ok,it did well on all tests , but one on this site.
here is a copy and paste of what flunked,
( Ping Reply: RECEIVED (FAILED) — Your system REPLIED to our Ping (ICMP Echo) requests, making it visible on the Internet. ).
so how do i configure it so it can pass this test and still surf the net like an addict ?. what is the best site , other then yours to really test this fire wall,
i use firefox(the newest one)
internet explorer(6.0)the newest one .
comodo firwall pro(from this site, just got it today)
avg anti-virus( the newest one).
spybot search an distroy 1.4
ad aware SE personal.
i have windows XP home with SP2.
all the stuff i have listed are always up to date.
so how to i make this firewall pass this test?. Shields UP!! — System Error
this is what flunked.
Ping Reply: RECEIVED (FAILED) — Your system REPLIED to our Ping (ICMP Echo) requests, making it visible on the Internet.
oooops forgot one thing to mention,i have verizon DSL .
the dsl modem is a westell(model 6100).
Hi kissbaby, welcome to the forums.
Assuming you’re running CFP 2.4, then there is a rule in CFPs Network Monitor to specifically allow ICMP Echo Requests (created by CFPs installation). Delete it if you want to pass GRCs test. But, be advised… removing that rule could break some Net based applications (that rely on ICMP Echo Requests, such as torrents & other file-sharing) and/or cause connection problems (some ISPs use it). Thus the reason for the rule.
PS When you run a web based scan (such as GRC) you’re actually testing you router/modem if it has a hardware firewall.
You don’t need to change anything. The Westell 6100 is what was responding to the tests from GRC, not your PC. This can be verified by checking the IP address that GRC says it is testing top the IP address currently assigned to your PC.
To determine the IP address of your PC, do the following;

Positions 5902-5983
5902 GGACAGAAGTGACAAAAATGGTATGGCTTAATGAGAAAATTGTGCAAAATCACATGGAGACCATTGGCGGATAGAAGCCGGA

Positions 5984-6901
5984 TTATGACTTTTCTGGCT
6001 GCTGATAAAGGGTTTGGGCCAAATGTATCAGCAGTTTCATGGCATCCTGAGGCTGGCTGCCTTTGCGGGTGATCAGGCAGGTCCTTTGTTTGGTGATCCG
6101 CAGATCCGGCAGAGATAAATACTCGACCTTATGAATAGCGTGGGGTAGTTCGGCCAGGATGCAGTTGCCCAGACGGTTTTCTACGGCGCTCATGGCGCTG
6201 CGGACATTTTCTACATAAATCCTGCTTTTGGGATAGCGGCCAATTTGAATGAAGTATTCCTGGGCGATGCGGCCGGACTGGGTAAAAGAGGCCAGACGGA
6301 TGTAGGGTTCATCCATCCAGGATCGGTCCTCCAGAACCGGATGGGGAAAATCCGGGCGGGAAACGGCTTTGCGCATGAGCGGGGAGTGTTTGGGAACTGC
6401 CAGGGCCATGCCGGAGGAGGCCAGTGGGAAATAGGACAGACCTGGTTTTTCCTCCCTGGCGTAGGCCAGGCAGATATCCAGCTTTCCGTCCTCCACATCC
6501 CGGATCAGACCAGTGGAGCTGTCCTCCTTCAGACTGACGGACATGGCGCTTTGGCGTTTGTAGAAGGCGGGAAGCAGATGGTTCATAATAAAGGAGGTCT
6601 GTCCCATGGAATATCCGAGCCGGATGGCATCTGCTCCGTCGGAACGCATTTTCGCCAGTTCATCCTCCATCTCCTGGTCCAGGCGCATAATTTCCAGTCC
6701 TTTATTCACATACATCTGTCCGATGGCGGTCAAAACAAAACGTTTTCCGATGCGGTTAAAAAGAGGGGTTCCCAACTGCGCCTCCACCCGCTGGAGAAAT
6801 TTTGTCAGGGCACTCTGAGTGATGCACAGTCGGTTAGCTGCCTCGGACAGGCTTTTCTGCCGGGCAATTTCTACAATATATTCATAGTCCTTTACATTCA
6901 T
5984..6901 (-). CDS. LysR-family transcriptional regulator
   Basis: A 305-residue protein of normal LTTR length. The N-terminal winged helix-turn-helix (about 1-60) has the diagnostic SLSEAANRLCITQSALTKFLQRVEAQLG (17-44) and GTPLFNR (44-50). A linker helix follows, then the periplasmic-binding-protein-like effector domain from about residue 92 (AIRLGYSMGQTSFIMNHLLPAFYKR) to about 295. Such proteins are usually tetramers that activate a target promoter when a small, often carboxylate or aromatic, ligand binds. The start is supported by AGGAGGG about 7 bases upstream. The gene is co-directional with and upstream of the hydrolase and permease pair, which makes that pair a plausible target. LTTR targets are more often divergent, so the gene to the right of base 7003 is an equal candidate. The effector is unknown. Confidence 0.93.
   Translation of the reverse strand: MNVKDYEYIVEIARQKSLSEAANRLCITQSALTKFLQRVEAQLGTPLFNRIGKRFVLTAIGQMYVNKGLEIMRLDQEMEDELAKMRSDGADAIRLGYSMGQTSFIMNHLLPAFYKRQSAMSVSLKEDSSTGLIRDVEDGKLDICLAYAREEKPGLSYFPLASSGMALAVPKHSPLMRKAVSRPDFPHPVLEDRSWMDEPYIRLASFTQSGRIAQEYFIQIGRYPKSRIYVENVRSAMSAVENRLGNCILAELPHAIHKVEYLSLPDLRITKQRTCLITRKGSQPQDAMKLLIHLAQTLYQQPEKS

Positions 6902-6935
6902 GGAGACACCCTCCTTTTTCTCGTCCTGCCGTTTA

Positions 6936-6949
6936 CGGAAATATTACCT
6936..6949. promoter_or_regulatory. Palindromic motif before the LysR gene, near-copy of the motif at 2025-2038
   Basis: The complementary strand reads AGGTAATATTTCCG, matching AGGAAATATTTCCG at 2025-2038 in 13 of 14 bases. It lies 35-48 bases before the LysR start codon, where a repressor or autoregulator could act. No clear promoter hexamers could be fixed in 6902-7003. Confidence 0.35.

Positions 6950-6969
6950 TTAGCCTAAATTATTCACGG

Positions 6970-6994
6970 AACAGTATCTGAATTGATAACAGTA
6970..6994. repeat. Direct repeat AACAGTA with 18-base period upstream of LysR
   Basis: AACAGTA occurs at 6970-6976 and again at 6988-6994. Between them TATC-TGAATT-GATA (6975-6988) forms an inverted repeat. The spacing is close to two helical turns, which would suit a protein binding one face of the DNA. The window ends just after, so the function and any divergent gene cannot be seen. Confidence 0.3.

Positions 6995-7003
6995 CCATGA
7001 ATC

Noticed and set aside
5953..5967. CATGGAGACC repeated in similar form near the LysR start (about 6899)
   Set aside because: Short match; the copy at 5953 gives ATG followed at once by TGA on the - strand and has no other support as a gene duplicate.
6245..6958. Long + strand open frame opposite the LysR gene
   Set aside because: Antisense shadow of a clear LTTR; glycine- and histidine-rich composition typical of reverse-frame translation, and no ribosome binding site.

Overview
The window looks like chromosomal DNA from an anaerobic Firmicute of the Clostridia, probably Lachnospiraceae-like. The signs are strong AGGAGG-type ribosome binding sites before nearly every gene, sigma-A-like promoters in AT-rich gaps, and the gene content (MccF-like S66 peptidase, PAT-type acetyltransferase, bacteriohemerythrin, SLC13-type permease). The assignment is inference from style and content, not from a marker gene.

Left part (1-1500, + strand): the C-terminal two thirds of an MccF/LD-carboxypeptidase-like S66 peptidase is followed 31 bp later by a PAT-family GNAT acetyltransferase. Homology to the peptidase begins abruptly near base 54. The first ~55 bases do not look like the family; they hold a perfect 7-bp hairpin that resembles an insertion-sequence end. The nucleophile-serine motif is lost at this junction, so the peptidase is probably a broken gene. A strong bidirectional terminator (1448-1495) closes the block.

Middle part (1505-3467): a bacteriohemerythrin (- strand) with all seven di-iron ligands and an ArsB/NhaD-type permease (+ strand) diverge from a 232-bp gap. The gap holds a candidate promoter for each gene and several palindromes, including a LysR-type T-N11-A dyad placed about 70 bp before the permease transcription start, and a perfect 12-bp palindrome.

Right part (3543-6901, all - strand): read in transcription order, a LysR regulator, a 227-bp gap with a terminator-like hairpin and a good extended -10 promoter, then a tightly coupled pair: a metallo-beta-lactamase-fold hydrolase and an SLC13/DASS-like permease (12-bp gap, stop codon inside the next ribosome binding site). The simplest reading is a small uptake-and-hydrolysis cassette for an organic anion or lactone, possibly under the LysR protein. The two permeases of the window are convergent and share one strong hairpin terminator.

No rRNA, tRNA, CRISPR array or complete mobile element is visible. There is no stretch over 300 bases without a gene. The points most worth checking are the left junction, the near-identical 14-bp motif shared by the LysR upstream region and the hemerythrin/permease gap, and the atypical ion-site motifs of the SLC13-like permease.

- Click START - RUN and type CMD adn press ENTER
- This will open a DOS style window
- In the DOS window type IPCONFIG /ALL
- This will display all IP details for all network connecetions currently active on your PC
- Find the section that relates to your internet connection and record the IP address shown
- Run the GRC tests again and compare the address recorded in step 5 to the address that GRC says it is testing
Hope this helps,
this is a reply to Panic.
ok,i did that dos thing to see what you wanted me to see.
does not look like the ip adress , cant find none matching.
so the ip adress it showed does not match.
when i did what you asked ,i did a print screen and saved it as “IP stuff”
that way i recorded what it came up with ,do you want to look at it ?.
if not then i wont worry too much about it ,after all my DSL service might need that to work right.
oh and by the way “Panic”.
i like your quote
“Life may suck, but contemplate the alternative.”
or try this one, my quote, "if life scares you , turn around and face it "
Why not? You can attach it to a reply by clicking the RED “Additional Options” line underneath where you type. clicking this will display several, funnily enough, additional options, one of which is “Attach”.
Liked your quote, but couldn’t “run faster” be an alternative ending?
I know there is documentation in the FAQ area concerning routers. Unfortunately many are probably not seeing it. Verizon ships those modems/routers to everyone with the firewall capabilities in them set to ‘off’ and without documentation. Alot of the newcomers and inexperienced don’t even know about logging into the modem and changing the default password and admin name.
Well I forgot to mention that you should log into the modem by typing in 192.168.1.1 and the username is always ‘Admin’ and PW=Password on most of those modems as far as I know,until its changed. All that can be changed and should be. Then the firewall should actually be turned on by the user since it doesn’t come like that. You’ll only need to learn abit about portforwarding then.
this is a reply to Ehgreg
what is portforwarding ?. ,
whats it for ?.
the logging into my modem part i think i can handle that part,
the act of forwarding a network port from one network node to another. To allow an external user to reach a port on a private IP address (inside a LAN) from the outside via a NAT-enabled router. you’ll need for alot of thing like if you use peer to peer software or gaming, etc…
Port Forwarding Your Router to Get Open Ports (this is where you can find your specific model which is at the bottom.
they do have a little application you can buy to do it all automatically but I havent used it.